I commissioned the speaker cabinets to a local woodworker. He's very experienced with cabinet building as he produced all the local commercial speaker cabinets during the 90's and 00's before China entered the game.
The biggest deviation will be the bass reflex hole. This is going to be 64.5mm in diameter which is 2.54in. It's still within specs by Wayne's instructions but it's on the upper limit. In order to compensate a bit for this I asked him to make the tube 0.5mm shorter.
The construction will be on two stages. He is going to give the cabinet with the front plate unattached so I can do all the work needed. I am excepting this to end in about a month. I will then return the cabinet to him in order to attach the front plate and to paint it.
I just got back from the woodworker. Everything goes according to plan and I should have the units to do the work next week.
Things that worry me right now:
1) Working with fiberglass with full clothing outside with Greek weather (which right now reaches around 38C (that's 100F).
2) Installing the woofer in the finished cabinet. The cabinet maker plans to leave a very small tolerance to the recessed part and I don't even know how to grab it to lower in to the hole (without damaging the cabinet and the paintjob of course). Maybe I will make a hook with some string attached to the mounting holes in order to lower it and then remove it somehow, I really don't know
I empathize with you on the insulation. But you only have to do it once.
As for installing the woofers, I like to lay the cabinets on their backs and gently lower the woofers into position. It's easier to line up the mounting holes that way. Connect the wires beforehand, of course.
I often position the woofer at an angle - with an edge resting on the flush routed groove - and connect the wires. Then rotate it and lower it into position with the mounting holes aligned.
Thread the mounting screws several turns by hand. You want to make sure they aren't cross-threaded. If they are hard to turn - don't force them - investigate, perhaps taking them out and rotating the driver just a little bit to re-align the holes.
Wayne requires a pi logo to be present on every pi speaker and I think it's the least a pi speaker builder should do for their designer.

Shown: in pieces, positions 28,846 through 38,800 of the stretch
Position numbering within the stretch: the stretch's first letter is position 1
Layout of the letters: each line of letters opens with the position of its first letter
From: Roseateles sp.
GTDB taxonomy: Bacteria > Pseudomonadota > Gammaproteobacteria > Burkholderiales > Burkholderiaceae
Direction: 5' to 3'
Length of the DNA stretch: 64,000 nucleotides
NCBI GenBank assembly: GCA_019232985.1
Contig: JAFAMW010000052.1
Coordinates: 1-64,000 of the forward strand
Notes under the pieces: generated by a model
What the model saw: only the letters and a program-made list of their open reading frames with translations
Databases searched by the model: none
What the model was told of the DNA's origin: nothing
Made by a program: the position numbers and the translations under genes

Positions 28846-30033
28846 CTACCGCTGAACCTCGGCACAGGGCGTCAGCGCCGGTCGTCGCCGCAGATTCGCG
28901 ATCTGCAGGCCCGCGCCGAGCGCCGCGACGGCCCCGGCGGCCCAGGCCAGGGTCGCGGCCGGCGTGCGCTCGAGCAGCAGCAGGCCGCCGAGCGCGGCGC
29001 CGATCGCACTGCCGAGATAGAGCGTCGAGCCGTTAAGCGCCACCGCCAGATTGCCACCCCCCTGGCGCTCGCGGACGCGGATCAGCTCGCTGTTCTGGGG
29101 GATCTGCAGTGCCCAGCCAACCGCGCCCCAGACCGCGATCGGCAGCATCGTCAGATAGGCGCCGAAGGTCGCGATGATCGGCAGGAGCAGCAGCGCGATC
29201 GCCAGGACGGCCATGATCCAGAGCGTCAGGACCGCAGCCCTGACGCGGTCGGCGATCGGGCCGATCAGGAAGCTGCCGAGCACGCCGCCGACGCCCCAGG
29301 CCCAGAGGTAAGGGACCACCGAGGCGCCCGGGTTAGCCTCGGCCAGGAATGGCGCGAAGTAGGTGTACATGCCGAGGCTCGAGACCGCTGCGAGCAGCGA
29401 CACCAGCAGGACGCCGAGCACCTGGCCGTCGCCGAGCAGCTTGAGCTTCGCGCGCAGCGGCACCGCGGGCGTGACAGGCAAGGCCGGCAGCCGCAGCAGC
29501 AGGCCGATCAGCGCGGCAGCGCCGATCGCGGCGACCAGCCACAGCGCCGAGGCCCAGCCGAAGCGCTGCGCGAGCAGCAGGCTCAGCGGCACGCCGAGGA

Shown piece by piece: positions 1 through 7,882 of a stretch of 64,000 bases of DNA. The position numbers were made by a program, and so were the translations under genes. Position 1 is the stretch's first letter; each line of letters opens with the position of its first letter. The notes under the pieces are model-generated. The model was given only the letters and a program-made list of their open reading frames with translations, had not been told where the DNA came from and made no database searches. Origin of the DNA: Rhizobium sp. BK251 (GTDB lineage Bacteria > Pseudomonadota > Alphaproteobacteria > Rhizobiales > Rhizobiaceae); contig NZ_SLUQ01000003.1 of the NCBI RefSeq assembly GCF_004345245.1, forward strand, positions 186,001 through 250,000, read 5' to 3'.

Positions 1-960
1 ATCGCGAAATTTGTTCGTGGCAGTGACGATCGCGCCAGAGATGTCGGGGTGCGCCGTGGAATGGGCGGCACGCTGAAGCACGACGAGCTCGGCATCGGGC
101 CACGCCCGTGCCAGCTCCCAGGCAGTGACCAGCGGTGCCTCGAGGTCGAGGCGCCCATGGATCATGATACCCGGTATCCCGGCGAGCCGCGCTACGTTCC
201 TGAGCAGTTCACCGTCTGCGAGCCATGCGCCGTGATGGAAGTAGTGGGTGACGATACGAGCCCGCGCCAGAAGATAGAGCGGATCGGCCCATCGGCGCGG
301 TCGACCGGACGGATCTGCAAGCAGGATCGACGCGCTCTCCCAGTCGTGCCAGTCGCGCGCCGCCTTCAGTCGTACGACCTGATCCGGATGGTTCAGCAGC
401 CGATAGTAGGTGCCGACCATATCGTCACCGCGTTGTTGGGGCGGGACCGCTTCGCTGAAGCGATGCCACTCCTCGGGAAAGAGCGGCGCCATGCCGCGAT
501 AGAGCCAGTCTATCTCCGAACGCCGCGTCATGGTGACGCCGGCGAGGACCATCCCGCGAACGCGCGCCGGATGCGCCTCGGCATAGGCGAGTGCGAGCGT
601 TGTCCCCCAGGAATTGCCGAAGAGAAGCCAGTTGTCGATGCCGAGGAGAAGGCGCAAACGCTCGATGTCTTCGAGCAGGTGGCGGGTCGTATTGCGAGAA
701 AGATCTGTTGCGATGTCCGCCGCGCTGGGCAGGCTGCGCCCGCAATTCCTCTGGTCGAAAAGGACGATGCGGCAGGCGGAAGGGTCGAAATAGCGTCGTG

The issue is of course you can't just buy them at the grocery store. Initially I didn't know how they were going to be made but I knew I had to have the logo on a vector format. I asked Wayne and he supplied me the logo in a picture, apparently a scan of the original image which was made with paint.
I converted the image with an online converter, it's easy since its just black and white and the only thing that the algorithm has to worry about is the detection threshold. I then proceeded to construct them as 3D objects in Rhino, this is a 3D design software that I had no idea how it worked beforehand. It is heavily used in 3D printing apparently and it can produce an .stl file which is the thing you need in order to construct any of these things. This is the result, I was able to do it in an afternoon as a complete beginner, thank god for that.
I then explored different options on how to make them. The first solution was to make a 3d-printed cask and make them with 925 silver but it seems that laser cutting produces better results. So here they are in brass:
At this point these are going to be polished and then they're going to be platinum plated in order to get a decent color (grayish silver instead of this awful yellow).
Wayne when they are ready I'll send you a couple!
If everything goes well I am getting the cabinets tomorrow!
Rhino is a great 3D modeler, almost as popular as AutoCAD. We used it to make the 12Pi hornsub drawings.
Quick story, just for historical Pi trivia:
The original "π" logo - which is still in use today - was hand-drawn and made into a stencil. The stencil was used to mask the woodwork and allow us to apply the logo with enamel, prior to final finish using poly, lacquer or whatever. This is how we applied the logo on loudspeaker cabinets in the 1970s and 1980s.
Sometime in the 1990s, I scanned that stencil (or maybe a painted image made from it, I don't recall) and sent the image file to a shop that makes the vinyl logo decals we use today. They vectorized it for use in their CNC cutters.
I believe I sent that image file to you too, so you must have vectorized it as well.
After some tests I found that these small t-nut prongs, at least in mine, need pilot holes in order to go into the wood without bending. I used 1.5mm drill bit and just 2mm depth, all they need is just a little help. I am driving them down with an Allen screw and a washer. A Philips screw won't do, there's not enough torque. I am finishing this with some 5-min epoxy.
I am a bit troubled about crossover placement. I get that the best place would be the bottom, under a fiberglass flap. However I don't like this since I am afraid it's going to mess up the insulation near the port and I will have to mess with fiberglass in order to reach it. Would it be really bad if I mount it at the uninsulated side, vertically with 6 wood screws? Also Wayne if you do have a picture of a bottom-mounted 3pi crossover with insulation installed please share it here.